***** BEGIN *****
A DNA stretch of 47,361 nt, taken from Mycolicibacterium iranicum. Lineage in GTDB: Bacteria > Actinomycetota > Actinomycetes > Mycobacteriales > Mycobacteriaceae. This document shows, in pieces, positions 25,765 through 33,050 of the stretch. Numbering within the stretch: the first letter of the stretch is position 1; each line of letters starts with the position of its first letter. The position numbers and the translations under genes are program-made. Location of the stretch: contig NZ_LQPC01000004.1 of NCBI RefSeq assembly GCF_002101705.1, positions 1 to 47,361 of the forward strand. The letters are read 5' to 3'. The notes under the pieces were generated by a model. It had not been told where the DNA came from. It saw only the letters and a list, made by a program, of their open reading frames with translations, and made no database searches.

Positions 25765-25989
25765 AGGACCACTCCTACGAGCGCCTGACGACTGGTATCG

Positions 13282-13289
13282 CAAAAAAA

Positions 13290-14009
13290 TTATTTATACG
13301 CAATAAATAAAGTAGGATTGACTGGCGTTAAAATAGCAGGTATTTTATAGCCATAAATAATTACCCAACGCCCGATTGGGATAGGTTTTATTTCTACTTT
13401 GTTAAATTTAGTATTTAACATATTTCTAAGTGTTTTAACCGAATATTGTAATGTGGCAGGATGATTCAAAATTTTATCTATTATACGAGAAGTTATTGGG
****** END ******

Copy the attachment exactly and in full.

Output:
A DNA stretch of 47,361 nt, taken from Mycolicibacterium iranicum. Lineage in GTDB: Bacteria > Actinomycetota > Actinomycetes > Mycobacteriales > Mycobacteriaceae. This document shows, in pieces, positions 25,765 through 33,050 of the stretch. Numbering within the stretch: the first letter of the stretch is position 1; each line of letters starts with the position of its first letter. The position numbers and the translations under genes are program-made. Location of the stretch: contig NZ_LQPC01000004.1 of NCBI RefSeq assembly GCF_002101705.1, positions 1 to 47,361 of the forward strand. The letters are read 5' to 3'. The notes under the pieces were generated by a model. It had not been told where the DNA came from. It saw only the letters and a list, made by a program, of their open reading frames with translations, and made no database searches.

Positions 25765-25989
25765 AGGACCACTCCTACGAGCGCCTGACGACTGGTATCG

Positions 13282-13289
13282 CAAAAAAA

Positions 13290-14009
13290 TTATTTATACG
13301 CAATAAATAAAGTAGGATTGACTGGCGTTAAAATAGCAGGTATTTTATAGCCATAAATAATTACCCAACGCCCGATTGGGATAGGTTTTATTTCTACTTT
13401 GTTAAATTTAGTATTTAACATATTTCTAAGTGTTTTAACCGAATATTGTAATGTGGCAGGATGATTCAAAATTTTATCTATTATACGAGAAGTTATTGGG